Every aspect of the API matters to some Client.
Jim des Rivieres, Evolving Eclipse APIs
It is fascinating that the quote above is 14 years old now. It was coined by the Benevolent Dictator of Eclipse APIs Jim des Rivieres in the days when we defined how Eclipse Platform APIs were to be designed and evolved. Of course, APIs in question were Java, not the REST variety that is ruling the API economy these days. Nevertheless, the key principles hardly changed.
Last week when I wrote about the switch to micro-services by SoundCloud, I noted that APIs are predominantly a public-facing concern in monolithic applications. There is no arms-length relationship between providers and consumers of functional units, enabling a low-ceremony evolution of the internal interfaces. They are the ‘authorized personal only’ rooms in a fancy restaurant – as long as the dining…
View original post 1,003 more words
Netflix is revamping the computing architecture that processes data for its streaming video service, according to a Netflix blog post that came out on Tuesday.
The [company]Netflix[/company] engineering team wanted an architecture that can handle three key areas the video-streaming giant believes greatly affects the user experience: knowing what titles a person has watched; knowing where in a given title did a person stop watching; and knowing what else is being watched on someone’s account, which is helpful for family members who may be sharing one account.
Although Netflix’s current architecture allows the company to handle all of these tasks, and the company built a distributed stateful system (meaning that the system keeps track of all user interaction and video watching and can react to any of those changes on the fly) to handle the activity, Netflix “ended up with a complex solution that was less robust than mature open source…
View original post 409 more words
This blog is the first in a series of postings that will provide a deep dive into the design of a Multi-Cloud architecture supporting the management of Micro-Services running on multiple cloud environments. We built a distributed application that uses CloudFoundry APIs to manage different cloud environments running CloudFoundry as a PaaS hosting multiple applications and micro-services. The video below demonstrates the capabilities of a Multi-Cloud controller application that uses this architecture. Subsequent discussions will explain in detail how the different features demonstrated work and how software developers can use the same CloudFoundry APIs to accomplish similar tasks.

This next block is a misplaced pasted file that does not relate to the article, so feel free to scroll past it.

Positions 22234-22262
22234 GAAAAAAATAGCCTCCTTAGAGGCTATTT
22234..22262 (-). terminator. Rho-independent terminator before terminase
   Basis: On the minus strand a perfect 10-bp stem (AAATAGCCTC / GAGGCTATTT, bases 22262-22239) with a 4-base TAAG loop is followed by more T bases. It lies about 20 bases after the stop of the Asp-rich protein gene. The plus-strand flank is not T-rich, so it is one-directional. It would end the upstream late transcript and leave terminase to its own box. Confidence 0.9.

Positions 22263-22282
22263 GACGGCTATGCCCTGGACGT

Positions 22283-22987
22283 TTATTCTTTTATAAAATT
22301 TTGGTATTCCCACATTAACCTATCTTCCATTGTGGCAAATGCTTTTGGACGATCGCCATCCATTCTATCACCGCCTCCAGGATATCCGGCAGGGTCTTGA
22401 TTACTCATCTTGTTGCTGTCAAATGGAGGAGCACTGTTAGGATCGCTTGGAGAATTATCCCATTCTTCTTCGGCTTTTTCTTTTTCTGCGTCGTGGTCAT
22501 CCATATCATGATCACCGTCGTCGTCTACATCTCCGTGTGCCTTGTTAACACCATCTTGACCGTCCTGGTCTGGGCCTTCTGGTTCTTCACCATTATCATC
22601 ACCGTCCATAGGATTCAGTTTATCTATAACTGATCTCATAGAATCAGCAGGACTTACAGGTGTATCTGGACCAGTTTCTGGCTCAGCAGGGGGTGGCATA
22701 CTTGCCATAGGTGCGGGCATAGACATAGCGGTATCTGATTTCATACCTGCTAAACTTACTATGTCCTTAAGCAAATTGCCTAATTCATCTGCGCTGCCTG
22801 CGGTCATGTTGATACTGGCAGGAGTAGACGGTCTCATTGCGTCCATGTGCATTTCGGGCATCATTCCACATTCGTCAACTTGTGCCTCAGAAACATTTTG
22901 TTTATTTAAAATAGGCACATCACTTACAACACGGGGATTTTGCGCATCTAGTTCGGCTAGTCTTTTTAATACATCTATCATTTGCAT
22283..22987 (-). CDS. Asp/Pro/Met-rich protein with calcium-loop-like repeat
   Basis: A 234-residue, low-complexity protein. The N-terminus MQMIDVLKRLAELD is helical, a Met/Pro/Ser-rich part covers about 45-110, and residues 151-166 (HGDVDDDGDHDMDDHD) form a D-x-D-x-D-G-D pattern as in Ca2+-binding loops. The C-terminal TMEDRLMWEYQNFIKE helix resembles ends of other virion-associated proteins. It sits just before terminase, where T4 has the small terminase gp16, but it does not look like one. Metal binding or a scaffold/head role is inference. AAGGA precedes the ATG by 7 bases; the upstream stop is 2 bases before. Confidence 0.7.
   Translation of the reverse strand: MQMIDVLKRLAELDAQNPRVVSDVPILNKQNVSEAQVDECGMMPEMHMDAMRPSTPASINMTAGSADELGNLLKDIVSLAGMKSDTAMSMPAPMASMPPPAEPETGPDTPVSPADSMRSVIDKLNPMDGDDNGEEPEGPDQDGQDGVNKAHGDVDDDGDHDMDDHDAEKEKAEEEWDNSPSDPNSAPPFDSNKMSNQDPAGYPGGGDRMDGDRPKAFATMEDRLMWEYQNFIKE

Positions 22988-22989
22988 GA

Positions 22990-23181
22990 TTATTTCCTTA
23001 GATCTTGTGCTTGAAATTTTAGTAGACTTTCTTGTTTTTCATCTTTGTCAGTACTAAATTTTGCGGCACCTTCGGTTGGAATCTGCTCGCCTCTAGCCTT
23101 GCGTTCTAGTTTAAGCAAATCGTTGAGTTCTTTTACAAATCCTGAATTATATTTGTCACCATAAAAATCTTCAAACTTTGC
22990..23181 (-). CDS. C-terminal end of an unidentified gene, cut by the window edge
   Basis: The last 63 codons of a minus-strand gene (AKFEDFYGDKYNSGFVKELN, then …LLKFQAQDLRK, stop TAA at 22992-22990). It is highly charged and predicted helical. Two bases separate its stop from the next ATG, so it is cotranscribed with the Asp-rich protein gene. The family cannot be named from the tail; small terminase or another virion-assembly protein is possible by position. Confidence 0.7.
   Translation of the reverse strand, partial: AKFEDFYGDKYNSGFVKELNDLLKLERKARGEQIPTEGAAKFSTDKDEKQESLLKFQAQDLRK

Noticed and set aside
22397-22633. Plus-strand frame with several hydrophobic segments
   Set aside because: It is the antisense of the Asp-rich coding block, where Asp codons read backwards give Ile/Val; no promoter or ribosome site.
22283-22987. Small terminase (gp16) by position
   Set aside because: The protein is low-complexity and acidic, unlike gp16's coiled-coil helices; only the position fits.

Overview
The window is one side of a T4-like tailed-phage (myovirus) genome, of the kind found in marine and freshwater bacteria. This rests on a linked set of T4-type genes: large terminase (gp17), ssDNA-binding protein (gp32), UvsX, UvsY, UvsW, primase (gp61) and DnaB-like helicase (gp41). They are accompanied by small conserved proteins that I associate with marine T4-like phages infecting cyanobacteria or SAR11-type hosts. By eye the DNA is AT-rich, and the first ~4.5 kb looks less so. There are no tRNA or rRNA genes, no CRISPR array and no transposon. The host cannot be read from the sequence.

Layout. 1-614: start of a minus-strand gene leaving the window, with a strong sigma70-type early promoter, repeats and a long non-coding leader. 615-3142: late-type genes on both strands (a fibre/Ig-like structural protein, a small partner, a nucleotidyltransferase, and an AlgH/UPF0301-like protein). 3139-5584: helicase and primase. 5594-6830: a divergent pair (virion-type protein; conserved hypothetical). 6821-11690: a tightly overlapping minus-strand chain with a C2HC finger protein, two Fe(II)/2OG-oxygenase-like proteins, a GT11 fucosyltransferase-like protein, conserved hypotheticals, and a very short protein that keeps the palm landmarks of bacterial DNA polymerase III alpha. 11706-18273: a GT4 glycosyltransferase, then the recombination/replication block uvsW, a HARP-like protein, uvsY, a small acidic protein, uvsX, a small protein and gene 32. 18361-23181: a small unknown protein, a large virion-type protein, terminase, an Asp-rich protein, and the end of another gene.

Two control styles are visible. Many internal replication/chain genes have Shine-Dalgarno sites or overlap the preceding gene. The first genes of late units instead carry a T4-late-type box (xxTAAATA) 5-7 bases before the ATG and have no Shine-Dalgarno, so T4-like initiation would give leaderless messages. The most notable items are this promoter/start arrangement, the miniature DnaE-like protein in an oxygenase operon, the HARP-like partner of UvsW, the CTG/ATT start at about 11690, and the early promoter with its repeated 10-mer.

CloudFoundry is an open source Platform as a Service (PaaS) that provides a polyglot environment for running cloud agnostic distributed systems. As depicted below, applications run as micro-services within kernel containers on top of the CloudFoundry PaaS. The applications consume resources from the underlying Infrastructure as a Service (IaaS, i.e. AWS, OpenStack, VMWare, etc.) thru the provisioning capabilities of CloudFoundry. That is, CloudFoundry calls IaaS services to…
View original post 267 more words
Democratizing Recommendation Technology
At Graphflow, our mission is to empower online stores of all sizes to grow their businesses by providing them access to the same machine learning and Big Data tools used by the largest and most sophisticated tech players in the market.
To deliver on this mission, we decided from the very beginning to go ‘all in’ on Spark for our scalable analytics and machine learning applications. When Graphflow started using Spark, it was on version 0.7.0, and it was relatively immature. A lot has changed over the past year and a half: Spark has become a top-level Apache project, version 1.2.0 was released, and Spark has matured significantly in terms of functionality, deployment, stability, and operations.
There are, however, still a few “missing pieces.” Among these are robust and easy-to-use monitoring systems…
View original post 722 more words
In part 1 and part 2 of this series, we looked at the benefits of the microservice architecture and showed how Spring Boot simplifies the development of microservices. We also built a couple of simple Spring Boot-based services for user registration: a web application and a RESTful backend service (github repo). In this article, we will look at how to deploy Spring Boot-based services with an exciting new technology called Docker.
Microservice deployment options
One of the neat things about Spring Boot is that it builds a self-contained, executable JAR file. We don’t need to install and correctly configure an application server. All that’s required is the appropriate version of Java. This means that you just need to tell whoever is responsible for deploying the application in production (or a QA environment) the JAR file along with the following information:
- What version of Java to install.
View original post 2,343 more words
Almost every interesting application uses at least one infrastructure service such as a database or a message broker. For example, if you tried to build and/or run the Spring Boot-based user registration service you would have discovered that it needs both MongoDB and RabbitMQ.
One option, of course, is to install both of those services on your machine. Unfortunately, installing a service is not always easy. Also, different projects might need different incompatible versions. Moreover, I’m not a fan of cluttering my machine with random services. Fortunately, there is a great way to solve this problem: Docker. You install Docker and use it to run the services that you need as containers.
Docker only directly runs on Linux so if you are using Mac OSX or Windows the first step is to install Boot2Docker (Mac OSX, Window). Boot2Docker installs the Docker command line locally but runs the Docker daemon in a Virtual Box…
View original post 313 more words